Being mindful

written by Pramod Viswanath on July 31, 2010 in blog and thoughts and ruminations with 3 comments

For all the budding nature photographers, who do not understand what responsible photography is all about, they need to ask themselves few questions, before delving deep into photography. Nature photography in particular.

I  thought of a small check list of items that can serve as a thought-starters for all the intending-to-be  photographers:

1. Why do I want to do photography? Why Nature in particular when there are hundreds of thousands of nature photographers out there?

Nature/Wildlife photography has become a ‘fashionable hobby’ among youth and young cash-rich professionals. In one of my previous posts here, I had indicated that every person with a camera in hand is indeed a photographer. But, the most important part of photography is sense of responsibility. Asking yourself – Am I a responsible photographer? Defining the term ‘being responsible’ is tough. Asking oneself a simple ( yet profound ) question like:  “How much of fragile nature of natural ecosystems and habitats do I understand?” would answer most part of it. It also brings in lot of other thoughts on making of a responsible photographer. Respect for subject that you intend to shoot and maintainability of safe distance from the subject so as to not to intrude too close should be of prime importance. While along the nature’s trail, do not litter, do not leave back any thing, do not take anything, take only photographs for memories. Do you really understand the gravity of these words?

2. Art Vs Documentation.

Art – you either have it in your genes or you don’t. If you don’t and you still want to photograph, then documentation is a way to start with. Document what one sees in nature is the best way to learn the mysteries of nature and behaviors of various birds, mammals and insects. In the process, probing and searching for one’s signature would definitely yield in creation of unique and artistic images.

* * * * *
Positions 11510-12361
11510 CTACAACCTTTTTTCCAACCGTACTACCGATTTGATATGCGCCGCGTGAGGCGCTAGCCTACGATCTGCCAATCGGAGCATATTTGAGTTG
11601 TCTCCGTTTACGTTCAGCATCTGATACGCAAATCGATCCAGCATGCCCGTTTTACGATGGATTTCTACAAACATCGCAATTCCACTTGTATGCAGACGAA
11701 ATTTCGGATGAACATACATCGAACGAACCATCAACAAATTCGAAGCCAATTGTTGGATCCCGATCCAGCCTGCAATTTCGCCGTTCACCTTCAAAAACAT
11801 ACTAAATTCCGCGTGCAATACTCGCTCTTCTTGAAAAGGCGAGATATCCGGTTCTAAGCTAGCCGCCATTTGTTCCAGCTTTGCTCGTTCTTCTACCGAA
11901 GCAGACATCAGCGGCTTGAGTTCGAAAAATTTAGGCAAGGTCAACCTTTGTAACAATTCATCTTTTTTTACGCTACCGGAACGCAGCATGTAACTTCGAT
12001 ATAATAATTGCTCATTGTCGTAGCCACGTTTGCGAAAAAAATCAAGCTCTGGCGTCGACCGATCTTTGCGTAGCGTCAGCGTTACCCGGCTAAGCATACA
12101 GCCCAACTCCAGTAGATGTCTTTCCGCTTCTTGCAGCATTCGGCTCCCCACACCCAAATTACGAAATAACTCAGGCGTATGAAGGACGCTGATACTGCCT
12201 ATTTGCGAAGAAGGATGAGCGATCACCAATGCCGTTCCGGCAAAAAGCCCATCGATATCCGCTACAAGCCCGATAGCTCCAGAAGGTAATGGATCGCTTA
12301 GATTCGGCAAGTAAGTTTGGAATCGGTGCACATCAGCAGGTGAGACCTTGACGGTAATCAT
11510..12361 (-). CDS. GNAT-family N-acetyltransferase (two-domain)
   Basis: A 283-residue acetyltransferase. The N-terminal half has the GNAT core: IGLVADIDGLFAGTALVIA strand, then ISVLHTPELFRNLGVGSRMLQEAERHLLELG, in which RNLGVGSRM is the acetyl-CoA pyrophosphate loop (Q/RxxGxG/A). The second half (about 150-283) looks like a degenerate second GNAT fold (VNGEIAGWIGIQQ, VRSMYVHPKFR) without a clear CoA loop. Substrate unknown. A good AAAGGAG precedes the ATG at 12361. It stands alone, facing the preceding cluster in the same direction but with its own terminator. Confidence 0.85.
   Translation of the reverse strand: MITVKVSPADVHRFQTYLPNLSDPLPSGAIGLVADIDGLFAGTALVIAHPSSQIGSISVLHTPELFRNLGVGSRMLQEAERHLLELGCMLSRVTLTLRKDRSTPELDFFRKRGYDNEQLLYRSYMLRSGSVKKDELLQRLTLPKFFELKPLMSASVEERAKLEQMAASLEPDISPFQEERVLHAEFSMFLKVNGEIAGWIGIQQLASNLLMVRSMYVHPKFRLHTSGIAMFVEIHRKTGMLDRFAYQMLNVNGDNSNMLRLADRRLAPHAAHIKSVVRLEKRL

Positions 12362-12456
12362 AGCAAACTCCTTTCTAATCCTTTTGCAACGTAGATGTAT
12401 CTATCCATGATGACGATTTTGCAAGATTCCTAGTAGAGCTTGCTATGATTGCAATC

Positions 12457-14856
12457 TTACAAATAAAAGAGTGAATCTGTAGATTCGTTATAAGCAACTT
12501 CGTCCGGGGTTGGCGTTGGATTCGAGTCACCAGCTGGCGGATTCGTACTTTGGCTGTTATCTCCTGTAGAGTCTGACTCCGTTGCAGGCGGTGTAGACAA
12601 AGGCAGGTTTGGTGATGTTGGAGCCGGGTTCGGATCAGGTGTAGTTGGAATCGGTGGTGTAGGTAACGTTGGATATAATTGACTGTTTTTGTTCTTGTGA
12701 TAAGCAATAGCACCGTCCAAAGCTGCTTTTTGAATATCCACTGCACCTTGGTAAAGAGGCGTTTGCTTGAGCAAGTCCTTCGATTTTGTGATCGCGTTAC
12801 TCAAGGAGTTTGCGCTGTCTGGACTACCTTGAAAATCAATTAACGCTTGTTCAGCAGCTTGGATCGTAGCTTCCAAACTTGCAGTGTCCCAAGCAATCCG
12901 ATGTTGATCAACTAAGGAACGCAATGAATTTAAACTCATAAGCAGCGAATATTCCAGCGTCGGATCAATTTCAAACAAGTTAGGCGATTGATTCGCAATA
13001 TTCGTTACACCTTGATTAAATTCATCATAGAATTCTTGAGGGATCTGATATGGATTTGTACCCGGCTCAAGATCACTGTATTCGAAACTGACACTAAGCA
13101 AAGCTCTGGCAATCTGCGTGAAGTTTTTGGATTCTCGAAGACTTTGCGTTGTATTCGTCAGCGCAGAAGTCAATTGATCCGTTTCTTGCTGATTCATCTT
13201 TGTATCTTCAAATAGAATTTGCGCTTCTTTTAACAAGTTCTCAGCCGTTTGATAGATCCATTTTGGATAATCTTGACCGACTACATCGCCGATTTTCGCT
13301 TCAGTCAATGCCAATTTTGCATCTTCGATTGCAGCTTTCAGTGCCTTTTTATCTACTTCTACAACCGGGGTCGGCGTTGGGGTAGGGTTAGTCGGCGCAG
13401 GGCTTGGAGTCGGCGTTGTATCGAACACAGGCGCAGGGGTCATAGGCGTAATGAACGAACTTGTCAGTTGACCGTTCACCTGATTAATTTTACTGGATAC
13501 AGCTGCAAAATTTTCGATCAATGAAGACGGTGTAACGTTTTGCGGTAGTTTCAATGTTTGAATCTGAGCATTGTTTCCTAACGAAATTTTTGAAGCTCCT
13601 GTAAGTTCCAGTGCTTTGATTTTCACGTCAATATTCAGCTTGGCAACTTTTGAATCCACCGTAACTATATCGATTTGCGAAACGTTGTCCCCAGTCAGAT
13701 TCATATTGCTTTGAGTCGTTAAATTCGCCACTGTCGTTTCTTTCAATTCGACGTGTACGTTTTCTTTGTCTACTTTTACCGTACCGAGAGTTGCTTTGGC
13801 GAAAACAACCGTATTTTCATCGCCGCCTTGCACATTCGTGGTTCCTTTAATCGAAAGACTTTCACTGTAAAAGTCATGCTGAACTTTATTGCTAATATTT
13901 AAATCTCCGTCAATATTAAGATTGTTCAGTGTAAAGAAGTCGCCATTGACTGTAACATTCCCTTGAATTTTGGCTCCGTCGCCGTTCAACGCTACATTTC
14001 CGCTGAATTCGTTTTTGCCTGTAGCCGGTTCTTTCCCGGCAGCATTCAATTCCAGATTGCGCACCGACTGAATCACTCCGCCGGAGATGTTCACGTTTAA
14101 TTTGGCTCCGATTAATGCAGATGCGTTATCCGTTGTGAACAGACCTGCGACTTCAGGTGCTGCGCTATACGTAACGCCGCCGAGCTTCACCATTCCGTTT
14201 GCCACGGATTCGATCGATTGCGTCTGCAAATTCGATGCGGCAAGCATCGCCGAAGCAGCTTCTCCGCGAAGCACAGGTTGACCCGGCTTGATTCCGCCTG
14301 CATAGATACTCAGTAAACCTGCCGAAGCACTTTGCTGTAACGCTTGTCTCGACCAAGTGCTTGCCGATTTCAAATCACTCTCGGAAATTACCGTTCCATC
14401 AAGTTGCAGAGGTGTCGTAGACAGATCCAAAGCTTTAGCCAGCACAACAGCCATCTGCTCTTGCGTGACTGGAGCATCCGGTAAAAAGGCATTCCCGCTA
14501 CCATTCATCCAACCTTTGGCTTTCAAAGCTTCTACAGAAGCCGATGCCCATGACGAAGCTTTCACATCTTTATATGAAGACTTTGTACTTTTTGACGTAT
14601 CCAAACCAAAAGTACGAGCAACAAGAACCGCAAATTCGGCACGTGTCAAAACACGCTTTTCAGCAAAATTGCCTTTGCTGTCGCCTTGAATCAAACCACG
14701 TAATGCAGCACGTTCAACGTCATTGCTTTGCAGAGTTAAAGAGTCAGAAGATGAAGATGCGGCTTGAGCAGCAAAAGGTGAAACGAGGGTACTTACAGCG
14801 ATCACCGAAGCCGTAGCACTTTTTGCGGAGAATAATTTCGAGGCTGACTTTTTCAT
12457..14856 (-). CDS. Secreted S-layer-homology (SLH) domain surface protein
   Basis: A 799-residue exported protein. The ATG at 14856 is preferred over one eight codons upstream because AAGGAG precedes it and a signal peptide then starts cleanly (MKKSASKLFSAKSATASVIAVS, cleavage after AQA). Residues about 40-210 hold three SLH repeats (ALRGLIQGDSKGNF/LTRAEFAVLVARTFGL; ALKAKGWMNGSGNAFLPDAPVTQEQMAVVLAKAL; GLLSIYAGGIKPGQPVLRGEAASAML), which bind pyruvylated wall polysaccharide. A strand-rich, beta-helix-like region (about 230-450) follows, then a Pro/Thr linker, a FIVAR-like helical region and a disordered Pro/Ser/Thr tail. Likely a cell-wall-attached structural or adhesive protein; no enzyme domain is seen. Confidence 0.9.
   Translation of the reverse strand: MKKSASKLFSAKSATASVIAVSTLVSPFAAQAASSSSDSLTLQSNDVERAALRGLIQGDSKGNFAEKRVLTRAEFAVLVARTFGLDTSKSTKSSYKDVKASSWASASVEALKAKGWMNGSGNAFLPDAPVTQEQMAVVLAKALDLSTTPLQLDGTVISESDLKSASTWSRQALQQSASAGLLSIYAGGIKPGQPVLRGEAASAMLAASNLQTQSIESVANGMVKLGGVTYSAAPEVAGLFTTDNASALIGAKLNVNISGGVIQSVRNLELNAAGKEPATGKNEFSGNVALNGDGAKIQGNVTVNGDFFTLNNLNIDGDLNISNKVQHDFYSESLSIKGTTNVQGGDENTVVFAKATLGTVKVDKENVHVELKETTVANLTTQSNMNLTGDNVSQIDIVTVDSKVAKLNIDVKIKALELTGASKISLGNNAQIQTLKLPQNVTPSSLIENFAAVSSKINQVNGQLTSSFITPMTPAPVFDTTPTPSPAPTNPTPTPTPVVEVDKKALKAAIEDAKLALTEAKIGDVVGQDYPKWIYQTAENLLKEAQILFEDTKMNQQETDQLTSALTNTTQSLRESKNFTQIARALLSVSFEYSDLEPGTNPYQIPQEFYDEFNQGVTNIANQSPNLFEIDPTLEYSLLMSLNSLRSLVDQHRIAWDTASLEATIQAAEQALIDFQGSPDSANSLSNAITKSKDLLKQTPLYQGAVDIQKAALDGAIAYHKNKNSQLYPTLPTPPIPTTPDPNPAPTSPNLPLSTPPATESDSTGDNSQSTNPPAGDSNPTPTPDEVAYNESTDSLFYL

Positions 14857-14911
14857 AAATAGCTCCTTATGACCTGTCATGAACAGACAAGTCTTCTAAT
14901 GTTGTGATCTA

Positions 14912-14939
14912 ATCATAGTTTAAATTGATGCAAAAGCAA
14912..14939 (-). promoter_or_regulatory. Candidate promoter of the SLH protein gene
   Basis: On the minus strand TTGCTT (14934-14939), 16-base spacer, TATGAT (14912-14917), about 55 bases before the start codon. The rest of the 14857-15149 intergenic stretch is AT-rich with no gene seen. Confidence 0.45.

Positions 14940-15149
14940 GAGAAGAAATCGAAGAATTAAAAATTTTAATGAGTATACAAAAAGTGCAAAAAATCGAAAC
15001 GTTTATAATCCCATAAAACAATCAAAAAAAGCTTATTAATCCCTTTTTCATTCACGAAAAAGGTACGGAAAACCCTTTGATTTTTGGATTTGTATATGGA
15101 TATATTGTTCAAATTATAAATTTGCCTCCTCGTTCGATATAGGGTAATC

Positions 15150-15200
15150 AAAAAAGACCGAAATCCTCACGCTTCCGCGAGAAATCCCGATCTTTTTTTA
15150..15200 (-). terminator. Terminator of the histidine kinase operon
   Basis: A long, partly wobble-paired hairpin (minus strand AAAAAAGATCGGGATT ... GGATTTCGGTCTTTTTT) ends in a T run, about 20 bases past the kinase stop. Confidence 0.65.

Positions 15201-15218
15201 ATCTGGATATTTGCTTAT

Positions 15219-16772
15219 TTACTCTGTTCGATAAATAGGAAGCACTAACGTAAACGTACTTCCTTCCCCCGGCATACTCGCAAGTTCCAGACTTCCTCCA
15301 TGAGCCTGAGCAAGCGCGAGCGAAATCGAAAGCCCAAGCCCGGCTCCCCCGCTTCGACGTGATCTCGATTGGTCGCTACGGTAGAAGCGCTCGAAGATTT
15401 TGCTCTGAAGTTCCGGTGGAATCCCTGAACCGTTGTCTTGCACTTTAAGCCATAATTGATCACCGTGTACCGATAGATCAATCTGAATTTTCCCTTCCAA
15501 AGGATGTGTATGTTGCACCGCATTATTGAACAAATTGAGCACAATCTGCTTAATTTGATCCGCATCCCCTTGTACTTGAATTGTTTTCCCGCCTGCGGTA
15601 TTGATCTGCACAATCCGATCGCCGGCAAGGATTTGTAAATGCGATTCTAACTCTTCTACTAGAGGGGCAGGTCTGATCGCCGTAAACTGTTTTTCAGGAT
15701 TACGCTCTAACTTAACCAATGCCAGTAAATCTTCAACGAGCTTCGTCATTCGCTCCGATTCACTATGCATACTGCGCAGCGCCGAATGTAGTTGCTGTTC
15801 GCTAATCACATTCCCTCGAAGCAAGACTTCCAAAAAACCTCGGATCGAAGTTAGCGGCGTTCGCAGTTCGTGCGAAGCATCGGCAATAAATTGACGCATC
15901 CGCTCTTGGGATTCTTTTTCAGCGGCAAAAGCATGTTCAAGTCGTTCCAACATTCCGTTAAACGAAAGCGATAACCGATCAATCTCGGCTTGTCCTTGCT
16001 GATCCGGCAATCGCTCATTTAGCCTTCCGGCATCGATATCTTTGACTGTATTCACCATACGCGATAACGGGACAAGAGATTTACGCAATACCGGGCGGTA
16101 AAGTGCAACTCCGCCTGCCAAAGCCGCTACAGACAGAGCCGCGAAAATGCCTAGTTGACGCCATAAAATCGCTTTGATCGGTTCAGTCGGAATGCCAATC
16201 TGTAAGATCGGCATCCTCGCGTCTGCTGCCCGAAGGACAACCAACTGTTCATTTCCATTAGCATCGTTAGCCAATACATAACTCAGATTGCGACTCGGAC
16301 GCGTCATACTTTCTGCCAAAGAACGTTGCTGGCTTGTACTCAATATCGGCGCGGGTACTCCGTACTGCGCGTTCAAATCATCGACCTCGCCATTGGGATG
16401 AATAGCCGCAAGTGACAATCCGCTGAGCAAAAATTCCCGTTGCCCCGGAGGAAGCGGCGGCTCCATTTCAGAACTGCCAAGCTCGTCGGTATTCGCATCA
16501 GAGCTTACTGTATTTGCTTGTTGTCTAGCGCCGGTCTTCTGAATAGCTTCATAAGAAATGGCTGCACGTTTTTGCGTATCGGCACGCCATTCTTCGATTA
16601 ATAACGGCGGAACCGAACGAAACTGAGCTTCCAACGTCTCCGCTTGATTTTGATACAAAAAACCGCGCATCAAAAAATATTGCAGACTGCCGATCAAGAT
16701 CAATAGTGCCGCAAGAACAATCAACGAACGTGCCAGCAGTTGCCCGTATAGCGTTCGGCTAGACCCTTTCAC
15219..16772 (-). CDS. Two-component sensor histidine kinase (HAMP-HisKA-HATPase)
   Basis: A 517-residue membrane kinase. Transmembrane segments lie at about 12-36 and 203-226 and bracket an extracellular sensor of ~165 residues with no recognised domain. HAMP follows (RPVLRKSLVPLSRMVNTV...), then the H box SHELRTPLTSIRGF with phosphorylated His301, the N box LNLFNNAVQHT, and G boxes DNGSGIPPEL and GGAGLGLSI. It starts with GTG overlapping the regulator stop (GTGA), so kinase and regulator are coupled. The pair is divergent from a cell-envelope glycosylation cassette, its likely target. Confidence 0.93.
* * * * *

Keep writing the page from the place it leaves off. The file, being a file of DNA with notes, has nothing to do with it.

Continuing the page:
3. Passion Vs profession or part time?

Many of the photographers, as beginners would start as amateur photographers – where they have a day job other than photography. Converting it into a profession is altogether a different ball game. The question is are you there? If you are passionate about photography, by making it as a profession, how much of your ideals and ethics you intend to take along the journey of being a professional photography. And how much of it do you wish to compromise!

Drawing a line is tough especially when it boils down to your bread and butter. Prime question is – are you *willing* to not to cross the boundaries and yet earn your daily bread?

For me, I do photography because I am passionate about it.

4. Affordability and acquisition

Every day, I get atleast 1-2 e-mails from lots of aspiring photographers asking me questions like – “How do I become a wildlife photographer?” , ” What equipments do I need to buy to shoot like a pro?”, “How can I make images like you do?”. Though these questions sound redundant, I would like to pen down my personal thoughts on photographic tools, a bit.

Photography is indeed an expensive craft to start as a hobby. One need to think many times before getting into it. Investment ( spending, as my friend Ganesh says) on the photographic tools can drill deep holes in your pocket. Investing wisely and effectively after a well thought out strategy should be the need of the hour. Just because your close friend is a photographer, you shouldn’t be one. Just because your friend has the best of the cameras/equipments, you need not invest in the same set of tools, unless it suits your photographic style and needs!

5. The End goal

Always start with a goal in mind. Where do you see as a nature photographer 5 years down the lane? Do you intend to photograph/document as many numbers of birds/species in your life time or do you intend to grow as an artist? Unless you are clear on your thoughts as to why you intend to photgraph, what you intend to do with the craft and what you intend to convey through your ‘photographic messages‘, photography as a hobby or art or serious hobby or profession or what ever you intend to call it, would loose its real essence.

Meaningless, thankless, aimless, irresponsible and unethical work as a photographer would do no justice to the spirit of art and craft of photography.

Let’s be mindful. It is true for any art form.

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